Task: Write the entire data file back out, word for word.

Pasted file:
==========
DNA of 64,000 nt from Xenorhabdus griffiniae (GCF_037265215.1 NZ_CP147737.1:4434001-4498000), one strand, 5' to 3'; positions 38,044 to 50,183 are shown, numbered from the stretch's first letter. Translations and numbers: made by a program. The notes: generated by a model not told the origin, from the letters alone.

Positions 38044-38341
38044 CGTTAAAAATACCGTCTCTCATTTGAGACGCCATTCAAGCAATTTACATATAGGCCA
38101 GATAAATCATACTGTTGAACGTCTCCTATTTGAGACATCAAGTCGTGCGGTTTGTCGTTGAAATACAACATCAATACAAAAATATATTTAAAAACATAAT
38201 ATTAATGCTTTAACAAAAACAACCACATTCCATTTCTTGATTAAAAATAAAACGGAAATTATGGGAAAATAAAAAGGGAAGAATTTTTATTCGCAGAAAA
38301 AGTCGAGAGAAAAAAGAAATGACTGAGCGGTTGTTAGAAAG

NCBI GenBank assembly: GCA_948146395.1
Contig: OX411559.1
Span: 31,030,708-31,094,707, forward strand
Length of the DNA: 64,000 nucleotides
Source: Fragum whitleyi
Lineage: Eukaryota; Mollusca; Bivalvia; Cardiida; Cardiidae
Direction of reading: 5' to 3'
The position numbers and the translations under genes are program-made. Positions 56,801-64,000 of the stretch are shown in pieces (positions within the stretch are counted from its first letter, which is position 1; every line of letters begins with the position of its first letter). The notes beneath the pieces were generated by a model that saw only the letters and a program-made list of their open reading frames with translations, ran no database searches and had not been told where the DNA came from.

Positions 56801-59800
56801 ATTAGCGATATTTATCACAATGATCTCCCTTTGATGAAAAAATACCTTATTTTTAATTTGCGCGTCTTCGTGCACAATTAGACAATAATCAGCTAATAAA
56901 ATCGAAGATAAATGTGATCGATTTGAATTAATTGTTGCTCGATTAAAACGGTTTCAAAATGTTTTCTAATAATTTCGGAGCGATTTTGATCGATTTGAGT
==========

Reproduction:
DNA of 64,000 nt from Xenorhabdus griffiniae (GCF_037265215.1 NZ_CP147737.1:4434001-4498000), one strand, 5' to 3'; positions 38,044 to 50,183 are shown, numbered from the stretch's first letter. Translations and numbers: made by a program. The notes: generated by a model not told the origin, from the letters alone.

Positions 38044-38341
38044 CGTTAAAAATACCGTCTCTCATTTGAGACGCCATTCAAGCAATTTACATATAGGCCA
38101 GATAAATCATACTGTTGAACGTCTCCTATTTGAGACATCAAGTCGTGCGGTTTGTCGTTGAAATACAACATCAATACAAAAATATATTTAAAAACATAAT
38201 ATTAATGCTTTAACAAAAACAACCACATTCCATTTCTTGATTAAAAATAAAACGGAAATTATGGGAAAATAAAAAGGGAAGAATTTTTATTCGCAGAAAA
38301 AGTCGAGAGAAAAAAGAAATGACTGAGCGGTTGTTAGAAAG

NCBI GenBank assembly: GCA_948146395.1
Contig: OX411559.1
Span: 31,030,708-31,094,707, forward strand
Length of the DNA: 64,000 nucleotides
Source: Fragum whitleyi
Lineage: Eukaryota; Mollusca; Bivalvia; Cardiida; Cardiidae
Direction of reading: 5' to 3'
The position numbers and the translations under genes are program-made. Positions 56,801-64,000 of the stretch are shown in pieces (positions within the stretch are counted from its first letter, which is position 1; every line of letters begins with the position of its first letter). The notes beneath the pieces were generated by a model that saw only the letters and a program-made list of their open reading frames with translations, ran no database searches and had not been told where the DNA came from.

Positions 56801-59800
56801 ATTAGCGATATTTATCACAATGATCTCCCTTTGATGAAAAAATACCTTATTTTTAATTTGCGCGTCTTCGTGCACAATTAGACAATAATCAGCTAATAAA
56901 ATCGAAGATAAATGTGATCGATTTGAATTAATTGTTGCTCGATTAAAACGGTTTCAAAATGTTTTCTAATAATTTCGGAGCGATTTTGATCGATTTGAGT